Guinaiya: Chamorita Style

This year for the Inachaigen Fino’ CHamoru or Chamorro Language Competition we tried out a new category, Kantan Chamorrita. This style is something unfamiliar to most on Guam today, but was an integral, constant and always oppan part of Chamorro life before the war and even for a few years afterwards. Kantan Chamorrita or Chamorrita refers to a style of social improvisational singing. A verse is started with a familiar tune, and another takes up the song by adding on a verse of their own. Each verse is supposed to be four lines. The tune is simple and doesn’t move to fast, but each singer is expected to rhyme the last part of the 2nd and 4th line.

In the days before radio was commonplace and stereos, walkmans or iPods existed, this was how people filled the gaps in the air and in time. Singing familiar songs, but making up your own songs with others was something you did while fishing, weaving, farming, partying and so on. But as audio distractions and diversions became easier to obtain through purchases and as the Chamorro language begin to decline in use and Chamorros became as a whole less fluent, this form began to disappear as well. Today, Kantan Chamoritta doesn’t exist much as a living art, but instead has been documented by different historians and anthropologists. We have verses that were written down and so we can reminisce about the time that this was a living, breathing part of Chamorro culture. But bringing it back won’t be accomplished until the Chamorro language is in a healthier state.

Only two schools participated in this category because of the difficulty that it entailed. One team from the CNMI created an interesting routine, where instead of singing about the usual Chamoritta topic (guinaiya), they instead shared a song about the need to keep the Chamorro language and culture alive. The other participating team was from Guam and didn’t adhere to the Chamoritta style but instead had a male and female split up the lyrics to Johnny Sablan’s famous song Nobia Nene.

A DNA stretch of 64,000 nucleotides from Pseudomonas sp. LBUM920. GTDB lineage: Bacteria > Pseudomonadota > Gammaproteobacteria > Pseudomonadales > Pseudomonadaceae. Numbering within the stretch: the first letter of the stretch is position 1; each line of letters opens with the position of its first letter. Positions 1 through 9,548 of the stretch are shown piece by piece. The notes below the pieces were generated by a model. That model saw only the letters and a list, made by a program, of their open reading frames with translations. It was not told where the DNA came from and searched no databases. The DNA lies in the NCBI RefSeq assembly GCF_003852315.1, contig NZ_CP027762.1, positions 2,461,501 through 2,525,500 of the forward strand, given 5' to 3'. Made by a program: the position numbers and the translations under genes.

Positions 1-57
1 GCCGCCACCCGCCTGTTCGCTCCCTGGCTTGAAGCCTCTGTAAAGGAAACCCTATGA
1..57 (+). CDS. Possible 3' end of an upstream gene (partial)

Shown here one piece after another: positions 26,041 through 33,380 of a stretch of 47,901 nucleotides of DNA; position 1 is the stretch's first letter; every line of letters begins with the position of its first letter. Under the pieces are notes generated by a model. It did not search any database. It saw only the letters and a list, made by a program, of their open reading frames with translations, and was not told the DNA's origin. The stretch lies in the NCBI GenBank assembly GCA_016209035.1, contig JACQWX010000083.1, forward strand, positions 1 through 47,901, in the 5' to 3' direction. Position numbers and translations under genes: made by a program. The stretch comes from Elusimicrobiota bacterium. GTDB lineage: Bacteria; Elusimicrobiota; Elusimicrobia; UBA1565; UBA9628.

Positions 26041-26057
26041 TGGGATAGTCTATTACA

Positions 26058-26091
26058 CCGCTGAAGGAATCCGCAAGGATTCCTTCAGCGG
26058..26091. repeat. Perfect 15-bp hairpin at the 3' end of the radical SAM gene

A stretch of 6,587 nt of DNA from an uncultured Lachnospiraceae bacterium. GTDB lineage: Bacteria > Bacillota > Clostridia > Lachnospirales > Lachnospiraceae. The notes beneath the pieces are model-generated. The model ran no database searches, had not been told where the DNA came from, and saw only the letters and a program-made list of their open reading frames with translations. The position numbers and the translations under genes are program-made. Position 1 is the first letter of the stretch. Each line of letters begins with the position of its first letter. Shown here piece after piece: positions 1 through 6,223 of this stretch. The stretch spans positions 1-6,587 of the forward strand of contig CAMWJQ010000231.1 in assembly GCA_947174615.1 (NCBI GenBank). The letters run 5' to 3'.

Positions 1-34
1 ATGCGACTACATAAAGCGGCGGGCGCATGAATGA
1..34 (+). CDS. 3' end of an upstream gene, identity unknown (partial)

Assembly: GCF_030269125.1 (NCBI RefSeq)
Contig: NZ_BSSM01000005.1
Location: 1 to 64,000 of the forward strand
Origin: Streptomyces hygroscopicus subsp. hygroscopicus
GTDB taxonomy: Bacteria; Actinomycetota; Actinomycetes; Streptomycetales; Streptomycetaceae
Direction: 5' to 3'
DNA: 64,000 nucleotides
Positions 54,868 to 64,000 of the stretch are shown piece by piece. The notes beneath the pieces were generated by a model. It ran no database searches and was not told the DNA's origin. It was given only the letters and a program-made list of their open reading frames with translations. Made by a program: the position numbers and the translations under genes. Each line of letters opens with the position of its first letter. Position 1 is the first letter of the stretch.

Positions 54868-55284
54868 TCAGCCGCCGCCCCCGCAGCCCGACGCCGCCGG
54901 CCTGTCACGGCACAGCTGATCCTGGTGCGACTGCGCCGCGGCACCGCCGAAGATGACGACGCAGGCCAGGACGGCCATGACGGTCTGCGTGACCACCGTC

I am hoping that in future competitions students and teachers take the opportunity to try to revive this lyrical art. I’ve pasted below the translated lyrics from a Chamoritta tune recorded in the early 20th century in Saipan.


The dove approaches flying

And sits down at the window

And asks the brother

How the sweetheart is.

O see the beautiful flower

Which blooms at that window

It is better to break it

As it is too ripe for plucking.

When I kiss your cheek

You say, no what a man

And when you come out of the bath


I have only one heart,

But I gave it to my beloved

And she left me without my heart

Alone in my pain.

But I kiss you when I please

With the tip of my nose

I kiss you glowingly

Until I lose my senses.


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